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Diet and nutrition in Australia - statistics & facts

Diet and nutrition in Australia According to the Australian Institute of Health and Welfare, most Australians have a poor diet. The Australian dietary guidelines recommend a variety of foods including plenty of vegetables as well as fruit, grains, lean meat, and other protein, and low-fat dairy. However, Only around half of Australian adults eat the recommended daily serves of fruit and the vast majority are not consuming the recommended 5 to 6 servings of vegetables a day. Coupled with a high intake of discretionary foods like alcohol and salty snacks, long-term health conditions like diabetes, heart disease, and obesity are some of the most prevalent in the Australian population.

International comparisons

When compared with similarly developed countries, Australia is not far behind the United States in terms of obesity rates and is largely on par with the obesity rates in the UK, New Zealand, and Canada, all with a rate of around 30 percent of the adult population. The overweight figures for many of these countries are similarly high, bringing the total share of the population which is obese or overweight to well over 50 percent in most western developed countries. Obesity rates are commonly followed by the prevalence of other diet-related illnesses such as cardiovascular disease which is responsible for a mortality rate of almost 80 deaths per 100,000 of the population. Unsurprisingly, the rate of undernourishment in Australia is very low, especially when compared with neighboring countries in the Asia Pacific region such as Timor-Leste and Indonesia.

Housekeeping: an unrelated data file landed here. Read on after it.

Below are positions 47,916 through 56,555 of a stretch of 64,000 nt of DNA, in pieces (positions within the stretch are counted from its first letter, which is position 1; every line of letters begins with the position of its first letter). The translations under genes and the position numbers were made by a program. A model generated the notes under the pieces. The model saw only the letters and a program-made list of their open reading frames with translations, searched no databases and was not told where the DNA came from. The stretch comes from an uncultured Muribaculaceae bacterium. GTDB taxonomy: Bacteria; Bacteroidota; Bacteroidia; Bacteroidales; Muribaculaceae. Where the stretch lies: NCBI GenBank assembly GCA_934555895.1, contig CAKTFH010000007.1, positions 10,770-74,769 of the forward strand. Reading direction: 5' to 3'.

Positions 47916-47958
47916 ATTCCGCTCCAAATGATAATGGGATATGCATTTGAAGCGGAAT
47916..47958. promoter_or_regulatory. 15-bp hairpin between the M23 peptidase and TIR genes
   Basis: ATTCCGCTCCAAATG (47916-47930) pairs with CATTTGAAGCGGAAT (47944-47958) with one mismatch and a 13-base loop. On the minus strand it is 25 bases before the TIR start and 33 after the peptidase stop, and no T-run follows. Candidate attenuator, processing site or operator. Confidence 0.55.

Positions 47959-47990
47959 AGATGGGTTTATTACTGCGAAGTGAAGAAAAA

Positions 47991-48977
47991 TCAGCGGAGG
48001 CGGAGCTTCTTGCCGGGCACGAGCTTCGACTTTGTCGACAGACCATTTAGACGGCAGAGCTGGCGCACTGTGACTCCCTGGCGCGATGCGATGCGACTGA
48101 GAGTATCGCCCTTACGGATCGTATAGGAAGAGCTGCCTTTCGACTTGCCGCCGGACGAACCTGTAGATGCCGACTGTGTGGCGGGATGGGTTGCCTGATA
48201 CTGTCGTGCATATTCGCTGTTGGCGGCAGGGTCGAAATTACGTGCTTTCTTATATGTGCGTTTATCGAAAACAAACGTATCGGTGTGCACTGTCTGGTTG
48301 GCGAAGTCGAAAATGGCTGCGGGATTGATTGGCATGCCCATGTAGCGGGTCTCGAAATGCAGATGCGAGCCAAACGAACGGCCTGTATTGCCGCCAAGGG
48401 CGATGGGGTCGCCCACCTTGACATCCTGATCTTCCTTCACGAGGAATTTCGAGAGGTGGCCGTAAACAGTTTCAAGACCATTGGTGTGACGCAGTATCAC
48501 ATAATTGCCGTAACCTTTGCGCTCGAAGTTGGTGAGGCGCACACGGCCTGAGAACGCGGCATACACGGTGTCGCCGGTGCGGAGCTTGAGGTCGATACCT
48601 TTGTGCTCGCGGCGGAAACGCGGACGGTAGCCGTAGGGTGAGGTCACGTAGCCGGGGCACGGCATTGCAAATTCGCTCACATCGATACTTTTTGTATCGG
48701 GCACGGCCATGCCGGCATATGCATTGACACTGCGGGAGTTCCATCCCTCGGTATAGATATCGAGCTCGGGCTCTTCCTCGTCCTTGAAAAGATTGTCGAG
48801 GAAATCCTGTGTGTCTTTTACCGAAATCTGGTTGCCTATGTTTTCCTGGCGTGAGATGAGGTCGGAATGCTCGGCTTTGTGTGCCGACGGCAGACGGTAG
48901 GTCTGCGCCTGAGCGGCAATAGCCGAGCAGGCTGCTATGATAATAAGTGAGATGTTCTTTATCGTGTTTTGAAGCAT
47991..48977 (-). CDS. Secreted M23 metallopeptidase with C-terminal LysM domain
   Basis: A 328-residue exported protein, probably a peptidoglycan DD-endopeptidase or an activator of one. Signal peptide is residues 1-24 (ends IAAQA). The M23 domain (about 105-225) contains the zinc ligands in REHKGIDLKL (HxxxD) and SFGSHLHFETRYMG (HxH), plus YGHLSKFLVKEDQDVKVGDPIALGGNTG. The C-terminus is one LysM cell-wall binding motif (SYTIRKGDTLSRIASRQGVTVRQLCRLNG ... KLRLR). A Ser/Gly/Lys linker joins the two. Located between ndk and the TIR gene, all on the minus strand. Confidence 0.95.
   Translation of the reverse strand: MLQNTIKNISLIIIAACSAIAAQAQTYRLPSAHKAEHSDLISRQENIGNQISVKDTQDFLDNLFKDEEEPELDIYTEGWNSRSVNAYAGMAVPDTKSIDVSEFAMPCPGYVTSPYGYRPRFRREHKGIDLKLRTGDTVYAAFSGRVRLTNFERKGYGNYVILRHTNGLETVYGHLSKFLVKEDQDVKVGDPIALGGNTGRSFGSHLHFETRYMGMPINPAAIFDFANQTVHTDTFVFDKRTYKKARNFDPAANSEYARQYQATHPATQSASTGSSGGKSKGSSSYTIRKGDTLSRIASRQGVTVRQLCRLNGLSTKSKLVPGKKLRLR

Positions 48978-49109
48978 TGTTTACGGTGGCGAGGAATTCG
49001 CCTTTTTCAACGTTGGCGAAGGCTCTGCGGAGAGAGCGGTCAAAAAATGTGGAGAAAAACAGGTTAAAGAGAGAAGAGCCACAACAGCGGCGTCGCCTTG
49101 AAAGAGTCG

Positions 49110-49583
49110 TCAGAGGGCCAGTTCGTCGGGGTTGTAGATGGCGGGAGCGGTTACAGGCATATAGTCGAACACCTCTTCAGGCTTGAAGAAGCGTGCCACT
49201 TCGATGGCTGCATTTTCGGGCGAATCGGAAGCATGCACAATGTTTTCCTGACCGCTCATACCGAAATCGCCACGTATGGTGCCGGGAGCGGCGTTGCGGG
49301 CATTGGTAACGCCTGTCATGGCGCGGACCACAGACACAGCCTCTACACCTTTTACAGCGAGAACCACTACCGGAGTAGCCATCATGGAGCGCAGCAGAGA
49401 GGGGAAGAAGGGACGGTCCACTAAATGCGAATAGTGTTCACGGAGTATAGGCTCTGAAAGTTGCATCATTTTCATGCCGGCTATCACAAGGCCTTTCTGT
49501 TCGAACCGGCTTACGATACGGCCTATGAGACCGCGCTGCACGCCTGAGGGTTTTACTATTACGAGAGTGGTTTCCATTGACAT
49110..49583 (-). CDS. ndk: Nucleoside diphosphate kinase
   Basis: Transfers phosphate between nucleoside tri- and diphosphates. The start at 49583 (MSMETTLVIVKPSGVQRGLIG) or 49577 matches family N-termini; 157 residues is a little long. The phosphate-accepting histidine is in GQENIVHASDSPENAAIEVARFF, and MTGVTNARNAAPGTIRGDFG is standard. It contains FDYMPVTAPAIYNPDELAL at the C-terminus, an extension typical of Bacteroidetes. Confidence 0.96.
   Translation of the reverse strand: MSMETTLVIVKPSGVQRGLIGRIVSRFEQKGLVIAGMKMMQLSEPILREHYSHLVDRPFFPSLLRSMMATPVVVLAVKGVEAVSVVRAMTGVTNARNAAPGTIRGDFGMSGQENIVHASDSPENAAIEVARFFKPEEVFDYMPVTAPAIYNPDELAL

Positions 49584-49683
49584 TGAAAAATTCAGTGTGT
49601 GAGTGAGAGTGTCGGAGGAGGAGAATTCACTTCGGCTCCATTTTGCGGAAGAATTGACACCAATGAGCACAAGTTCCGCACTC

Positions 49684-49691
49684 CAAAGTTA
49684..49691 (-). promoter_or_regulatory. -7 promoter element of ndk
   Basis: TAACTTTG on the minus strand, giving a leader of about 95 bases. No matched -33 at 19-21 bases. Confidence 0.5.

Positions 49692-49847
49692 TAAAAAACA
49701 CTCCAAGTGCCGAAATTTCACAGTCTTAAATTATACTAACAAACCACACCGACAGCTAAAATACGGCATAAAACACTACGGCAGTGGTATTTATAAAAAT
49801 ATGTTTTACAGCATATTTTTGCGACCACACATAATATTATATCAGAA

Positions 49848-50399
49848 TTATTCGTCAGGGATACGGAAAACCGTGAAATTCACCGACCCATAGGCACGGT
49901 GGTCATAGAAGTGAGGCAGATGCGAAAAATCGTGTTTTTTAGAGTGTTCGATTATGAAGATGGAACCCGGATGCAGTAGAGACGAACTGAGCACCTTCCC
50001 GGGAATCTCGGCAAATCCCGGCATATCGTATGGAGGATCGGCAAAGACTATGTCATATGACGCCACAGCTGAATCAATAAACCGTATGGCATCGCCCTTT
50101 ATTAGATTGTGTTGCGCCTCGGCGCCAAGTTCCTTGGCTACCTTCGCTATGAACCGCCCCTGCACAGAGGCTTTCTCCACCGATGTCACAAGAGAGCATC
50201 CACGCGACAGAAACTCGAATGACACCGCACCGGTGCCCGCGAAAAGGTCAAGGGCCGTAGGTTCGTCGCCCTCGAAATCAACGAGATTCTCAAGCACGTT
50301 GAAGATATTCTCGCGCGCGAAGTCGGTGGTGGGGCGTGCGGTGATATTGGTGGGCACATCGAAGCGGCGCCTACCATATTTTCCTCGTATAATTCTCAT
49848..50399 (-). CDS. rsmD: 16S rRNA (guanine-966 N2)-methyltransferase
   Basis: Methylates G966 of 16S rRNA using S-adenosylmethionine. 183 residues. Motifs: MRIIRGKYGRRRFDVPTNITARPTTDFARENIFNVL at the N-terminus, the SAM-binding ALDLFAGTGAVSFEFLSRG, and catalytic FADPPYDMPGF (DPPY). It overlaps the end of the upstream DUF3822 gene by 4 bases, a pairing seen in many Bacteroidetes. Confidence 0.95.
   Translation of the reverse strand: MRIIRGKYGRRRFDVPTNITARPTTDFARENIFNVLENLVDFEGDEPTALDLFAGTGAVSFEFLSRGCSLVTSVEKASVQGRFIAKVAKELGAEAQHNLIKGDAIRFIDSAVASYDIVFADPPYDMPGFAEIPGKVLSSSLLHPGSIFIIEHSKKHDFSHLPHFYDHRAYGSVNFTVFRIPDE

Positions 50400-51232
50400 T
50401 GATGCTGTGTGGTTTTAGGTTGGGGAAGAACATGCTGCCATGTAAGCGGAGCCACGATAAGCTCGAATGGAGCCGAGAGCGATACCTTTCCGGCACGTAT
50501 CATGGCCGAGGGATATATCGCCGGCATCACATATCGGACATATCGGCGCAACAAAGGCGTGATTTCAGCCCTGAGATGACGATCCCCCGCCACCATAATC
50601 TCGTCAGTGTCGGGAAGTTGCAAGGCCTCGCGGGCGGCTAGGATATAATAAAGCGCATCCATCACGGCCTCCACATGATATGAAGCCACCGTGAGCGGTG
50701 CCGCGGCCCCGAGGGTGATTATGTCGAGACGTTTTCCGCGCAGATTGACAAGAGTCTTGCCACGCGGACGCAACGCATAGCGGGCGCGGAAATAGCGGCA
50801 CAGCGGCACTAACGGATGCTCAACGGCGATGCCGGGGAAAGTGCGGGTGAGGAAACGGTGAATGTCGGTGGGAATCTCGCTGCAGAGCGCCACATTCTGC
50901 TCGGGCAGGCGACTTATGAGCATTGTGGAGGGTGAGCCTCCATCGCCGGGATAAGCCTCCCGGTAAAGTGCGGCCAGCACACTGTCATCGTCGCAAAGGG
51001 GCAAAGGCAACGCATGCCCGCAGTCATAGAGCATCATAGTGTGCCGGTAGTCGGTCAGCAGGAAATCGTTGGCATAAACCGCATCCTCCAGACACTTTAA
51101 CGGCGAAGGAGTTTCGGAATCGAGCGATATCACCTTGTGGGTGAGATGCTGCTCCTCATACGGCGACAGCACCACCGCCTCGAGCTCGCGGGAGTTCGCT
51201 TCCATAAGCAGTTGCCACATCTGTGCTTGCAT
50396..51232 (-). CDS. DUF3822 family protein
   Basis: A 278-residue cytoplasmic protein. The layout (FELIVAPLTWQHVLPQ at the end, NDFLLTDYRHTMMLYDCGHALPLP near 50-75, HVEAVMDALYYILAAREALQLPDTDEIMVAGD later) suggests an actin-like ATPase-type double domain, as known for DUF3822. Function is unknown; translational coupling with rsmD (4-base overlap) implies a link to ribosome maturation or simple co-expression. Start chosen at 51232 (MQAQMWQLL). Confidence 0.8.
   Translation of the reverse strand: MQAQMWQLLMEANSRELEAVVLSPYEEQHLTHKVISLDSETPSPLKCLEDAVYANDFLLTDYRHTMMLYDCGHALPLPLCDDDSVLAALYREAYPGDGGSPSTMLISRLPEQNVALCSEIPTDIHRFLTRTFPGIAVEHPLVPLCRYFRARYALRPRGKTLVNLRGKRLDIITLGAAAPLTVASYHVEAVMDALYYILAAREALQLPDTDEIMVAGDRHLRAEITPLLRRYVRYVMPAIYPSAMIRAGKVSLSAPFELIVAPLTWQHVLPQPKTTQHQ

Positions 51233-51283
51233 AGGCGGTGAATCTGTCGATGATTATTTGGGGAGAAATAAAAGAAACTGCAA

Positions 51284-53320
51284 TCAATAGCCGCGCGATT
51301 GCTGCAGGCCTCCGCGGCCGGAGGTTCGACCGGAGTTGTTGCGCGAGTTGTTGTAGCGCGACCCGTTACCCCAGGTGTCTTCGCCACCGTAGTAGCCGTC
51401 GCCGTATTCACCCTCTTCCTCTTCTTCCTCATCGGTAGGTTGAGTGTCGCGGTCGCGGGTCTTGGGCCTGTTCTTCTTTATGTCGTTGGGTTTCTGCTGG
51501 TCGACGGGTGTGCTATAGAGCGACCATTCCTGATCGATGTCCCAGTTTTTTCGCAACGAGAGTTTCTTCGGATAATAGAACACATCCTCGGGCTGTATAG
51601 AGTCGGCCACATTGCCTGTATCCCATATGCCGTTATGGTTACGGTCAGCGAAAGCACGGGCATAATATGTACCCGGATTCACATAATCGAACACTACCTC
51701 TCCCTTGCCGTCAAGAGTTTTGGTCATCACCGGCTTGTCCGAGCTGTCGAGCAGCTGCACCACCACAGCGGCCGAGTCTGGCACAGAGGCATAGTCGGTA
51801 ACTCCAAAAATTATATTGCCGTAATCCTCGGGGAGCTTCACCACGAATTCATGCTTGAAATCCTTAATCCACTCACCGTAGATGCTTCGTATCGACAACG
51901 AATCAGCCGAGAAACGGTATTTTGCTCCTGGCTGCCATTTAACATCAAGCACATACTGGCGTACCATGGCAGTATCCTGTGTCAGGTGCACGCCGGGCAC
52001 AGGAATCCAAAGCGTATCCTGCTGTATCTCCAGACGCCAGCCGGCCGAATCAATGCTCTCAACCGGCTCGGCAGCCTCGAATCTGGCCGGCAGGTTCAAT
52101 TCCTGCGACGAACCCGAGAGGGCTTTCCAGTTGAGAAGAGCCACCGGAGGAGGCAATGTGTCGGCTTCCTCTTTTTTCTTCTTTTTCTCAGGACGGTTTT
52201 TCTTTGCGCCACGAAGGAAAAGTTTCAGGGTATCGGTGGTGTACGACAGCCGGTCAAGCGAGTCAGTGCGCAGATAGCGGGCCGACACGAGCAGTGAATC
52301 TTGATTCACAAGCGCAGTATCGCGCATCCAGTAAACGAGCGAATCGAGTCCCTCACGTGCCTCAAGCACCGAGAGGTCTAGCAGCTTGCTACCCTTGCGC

Diet related illness

Over one million Australians are diabetic and around one in five men over the age of 75 have type 2 diabetes. High cholesterol is even more prevalent than diabetes, affecting around six percent of the population, and heart disease is the leading cause of death in males. While a poor diet is one significant risk factor for these illnesses, smoking, being overweight, and lack of exercise can also contribute to increasing the risk of developing chronic disease. The risk factors contributing to chronic disease are most prominent in the adult population, however, a large proportion of Australian children are not meeting the Australian dietary guidelines for fruit and vegetable consumption either. Being overweight is also an issue in the younger age groups, with around 15 percent of all children being overweight and almost a third of Australian children consuming sweetened drinks up to three times a week. Most children also ate more than the recommended amount of discretionary foods that are high in sodium, saturated fat, and sugar, but low in nutrients.


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